Bicycle riders scratched Davis County off their list of places to go several years ago, when the rising waters of the Great Salt Lake inundated the causeway to Antelope Island. But county officials hope to change that with publication of the Davis County Bicycle Trail Guide.
The booklet maps out a 34-mile bike ride traversing the county, from North Salt Lake to Clinton, with some suggested side trips to city parks and other rest stops.The causeway is still under water, and county and state officials acknowledge that it could take several years before it is rehabilitated, once it reappears. But the county, in cooperation with the Golden Spike Empire Travel Council, is going ahead with its promotion.
"Davis County is a natural location for a bicycle trail," the commissioners say in an introduction. "Located in the low foothills, on the edge of the Great Salt Lake, the dedicated path is level, safe, and provides a full panorama of the lake to the west and the Wasatch-Cache National Forest to the east."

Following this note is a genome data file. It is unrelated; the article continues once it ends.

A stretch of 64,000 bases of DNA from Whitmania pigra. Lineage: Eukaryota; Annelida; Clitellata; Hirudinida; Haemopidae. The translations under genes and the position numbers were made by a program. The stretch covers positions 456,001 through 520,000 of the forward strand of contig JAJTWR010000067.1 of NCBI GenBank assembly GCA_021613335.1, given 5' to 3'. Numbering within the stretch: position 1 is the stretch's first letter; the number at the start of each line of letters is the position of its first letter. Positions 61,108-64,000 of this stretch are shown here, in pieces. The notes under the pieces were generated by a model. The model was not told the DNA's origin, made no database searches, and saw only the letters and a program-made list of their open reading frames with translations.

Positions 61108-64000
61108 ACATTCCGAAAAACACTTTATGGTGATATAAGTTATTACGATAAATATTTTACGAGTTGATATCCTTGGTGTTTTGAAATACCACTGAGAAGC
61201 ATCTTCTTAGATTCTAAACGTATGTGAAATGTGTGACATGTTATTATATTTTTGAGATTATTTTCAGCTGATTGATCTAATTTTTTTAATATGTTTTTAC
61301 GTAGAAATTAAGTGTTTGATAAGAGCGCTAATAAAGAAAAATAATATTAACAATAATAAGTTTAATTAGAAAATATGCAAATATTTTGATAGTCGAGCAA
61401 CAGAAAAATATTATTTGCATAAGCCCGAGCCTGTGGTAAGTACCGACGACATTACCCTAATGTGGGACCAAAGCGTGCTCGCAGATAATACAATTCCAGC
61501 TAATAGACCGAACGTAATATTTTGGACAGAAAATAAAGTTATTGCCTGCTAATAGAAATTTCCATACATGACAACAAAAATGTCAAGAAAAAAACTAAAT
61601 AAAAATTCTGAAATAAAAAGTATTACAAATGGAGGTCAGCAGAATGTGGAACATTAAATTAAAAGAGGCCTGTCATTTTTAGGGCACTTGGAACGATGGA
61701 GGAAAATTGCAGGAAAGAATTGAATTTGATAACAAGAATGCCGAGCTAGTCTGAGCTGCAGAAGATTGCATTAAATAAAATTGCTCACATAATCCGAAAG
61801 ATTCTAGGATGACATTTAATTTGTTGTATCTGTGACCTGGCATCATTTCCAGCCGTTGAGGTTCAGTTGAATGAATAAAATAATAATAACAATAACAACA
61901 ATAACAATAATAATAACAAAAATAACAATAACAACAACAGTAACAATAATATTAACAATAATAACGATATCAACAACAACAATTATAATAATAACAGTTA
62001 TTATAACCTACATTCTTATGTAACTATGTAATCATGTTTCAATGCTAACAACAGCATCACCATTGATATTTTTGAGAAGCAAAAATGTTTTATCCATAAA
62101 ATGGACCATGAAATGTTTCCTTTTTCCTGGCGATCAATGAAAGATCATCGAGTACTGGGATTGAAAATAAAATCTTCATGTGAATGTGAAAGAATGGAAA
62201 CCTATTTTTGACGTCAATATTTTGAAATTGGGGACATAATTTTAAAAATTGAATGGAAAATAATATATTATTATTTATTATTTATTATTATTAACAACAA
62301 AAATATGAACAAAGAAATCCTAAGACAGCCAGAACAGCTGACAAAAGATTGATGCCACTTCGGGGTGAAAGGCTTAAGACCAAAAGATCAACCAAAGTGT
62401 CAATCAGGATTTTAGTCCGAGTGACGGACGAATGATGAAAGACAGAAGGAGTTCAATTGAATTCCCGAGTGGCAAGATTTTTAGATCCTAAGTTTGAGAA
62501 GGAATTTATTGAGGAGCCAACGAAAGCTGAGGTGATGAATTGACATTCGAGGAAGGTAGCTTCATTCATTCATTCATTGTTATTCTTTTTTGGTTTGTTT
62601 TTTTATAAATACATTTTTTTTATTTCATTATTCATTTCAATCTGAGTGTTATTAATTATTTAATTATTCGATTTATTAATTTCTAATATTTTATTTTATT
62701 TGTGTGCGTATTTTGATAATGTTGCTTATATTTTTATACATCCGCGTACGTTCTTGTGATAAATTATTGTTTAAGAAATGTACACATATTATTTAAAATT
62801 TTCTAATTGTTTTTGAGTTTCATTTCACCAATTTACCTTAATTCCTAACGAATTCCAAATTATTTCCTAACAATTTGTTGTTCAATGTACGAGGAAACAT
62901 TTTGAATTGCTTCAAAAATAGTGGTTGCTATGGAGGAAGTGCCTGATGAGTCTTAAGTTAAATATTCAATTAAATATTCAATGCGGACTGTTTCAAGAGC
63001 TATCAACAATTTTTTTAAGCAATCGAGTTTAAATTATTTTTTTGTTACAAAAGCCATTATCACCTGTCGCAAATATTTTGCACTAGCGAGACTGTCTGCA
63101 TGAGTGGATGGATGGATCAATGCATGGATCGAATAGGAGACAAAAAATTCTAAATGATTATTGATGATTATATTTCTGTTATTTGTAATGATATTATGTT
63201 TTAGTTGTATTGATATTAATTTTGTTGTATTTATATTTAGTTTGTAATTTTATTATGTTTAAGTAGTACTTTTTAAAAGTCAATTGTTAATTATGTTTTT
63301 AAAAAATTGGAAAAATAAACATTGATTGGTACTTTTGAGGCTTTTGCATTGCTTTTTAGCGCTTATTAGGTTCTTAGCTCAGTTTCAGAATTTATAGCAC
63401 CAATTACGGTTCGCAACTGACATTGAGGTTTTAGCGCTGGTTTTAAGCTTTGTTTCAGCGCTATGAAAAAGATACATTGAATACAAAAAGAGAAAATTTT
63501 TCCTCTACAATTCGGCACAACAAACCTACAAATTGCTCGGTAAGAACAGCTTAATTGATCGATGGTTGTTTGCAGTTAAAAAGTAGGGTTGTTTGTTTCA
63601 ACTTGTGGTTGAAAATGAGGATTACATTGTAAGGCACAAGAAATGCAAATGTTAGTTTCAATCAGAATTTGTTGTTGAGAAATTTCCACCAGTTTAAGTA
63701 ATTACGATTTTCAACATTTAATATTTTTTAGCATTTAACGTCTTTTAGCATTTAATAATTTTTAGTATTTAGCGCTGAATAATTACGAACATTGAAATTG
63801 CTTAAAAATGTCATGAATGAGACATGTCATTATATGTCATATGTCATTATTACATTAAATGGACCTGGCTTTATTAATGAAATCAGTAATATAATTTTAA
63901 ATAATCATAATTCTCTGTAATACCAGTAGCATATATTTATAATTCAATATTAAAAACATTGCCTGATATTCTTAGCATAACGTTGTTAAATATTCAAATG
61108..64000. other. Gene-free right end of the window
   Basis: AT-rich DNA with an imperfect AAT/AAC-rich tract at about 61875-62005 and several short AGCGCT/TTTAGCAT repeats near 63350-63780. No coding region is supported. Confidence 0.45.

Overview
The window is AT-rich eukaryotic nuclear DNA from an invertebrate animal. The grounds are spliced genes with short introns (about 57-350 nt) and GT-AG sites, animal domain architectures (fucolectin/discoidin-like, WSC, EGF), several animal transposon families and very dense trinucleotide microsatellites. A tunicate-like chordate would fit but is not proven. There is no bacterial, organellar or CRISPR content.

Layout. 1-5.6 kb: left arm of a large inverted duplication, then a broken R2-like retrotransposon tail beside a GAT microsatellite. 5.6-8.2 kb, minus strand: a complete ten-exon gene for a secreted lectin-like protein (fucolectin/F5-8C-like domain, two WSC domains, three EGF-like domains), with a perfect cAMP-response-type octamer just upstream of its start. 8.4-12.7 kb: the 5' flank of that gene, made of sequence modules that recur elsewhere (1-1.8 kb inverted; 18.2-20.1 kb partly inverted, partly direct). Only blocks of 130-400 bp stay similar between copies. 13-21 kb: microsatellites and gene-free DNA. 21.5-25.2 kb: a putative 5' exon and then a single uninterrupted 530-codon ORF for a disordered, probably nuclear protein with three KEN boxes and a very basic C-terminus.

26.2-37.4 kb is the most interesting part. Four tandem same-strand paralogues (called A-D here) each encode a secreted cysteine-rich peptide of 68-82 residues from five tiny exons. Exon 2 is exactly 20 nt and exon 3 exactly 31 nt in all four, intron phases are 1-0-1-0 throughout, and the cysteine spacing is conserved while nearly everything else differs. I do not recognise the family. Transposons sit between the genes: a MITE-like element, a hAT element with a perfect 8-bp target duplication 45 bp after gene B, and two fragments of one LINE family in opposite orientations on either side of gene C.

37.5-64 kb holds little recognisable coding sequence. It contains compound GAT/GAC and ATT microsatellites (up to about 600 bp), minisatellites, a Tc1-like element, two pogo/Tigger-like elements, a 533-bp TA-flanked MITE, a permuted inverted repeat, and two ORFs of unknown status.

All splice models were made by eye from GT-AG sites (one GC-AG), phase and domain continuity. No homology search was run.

Although cyclists in some spots along the designated route will have to contend with traffic, most of the route is through rural or semi-rural areas west of I-15.
No signs have been erected yet to designate the route, said Commissioner Harold Tippetts, who recently urged the mayors of the cities the route traverses to erect markers showing the route, rest stops, parks, refreshment areas and suggested side trips.
Tippetts, along with Golden Spike executive director Lynn Butterfield, is trying to organize a progressive ribbon-cutting ride for June 4. A party of city, county, and travel council officials would cut the first ribbon at the route's start in North Salt Lake's Center Street Park, then progress along the route through the county, snipping a ribbon at each city boundary.
Tippetts also suggested the cities designate routes of their own, adjacent to the county's route, highlighting their own visitor attractions.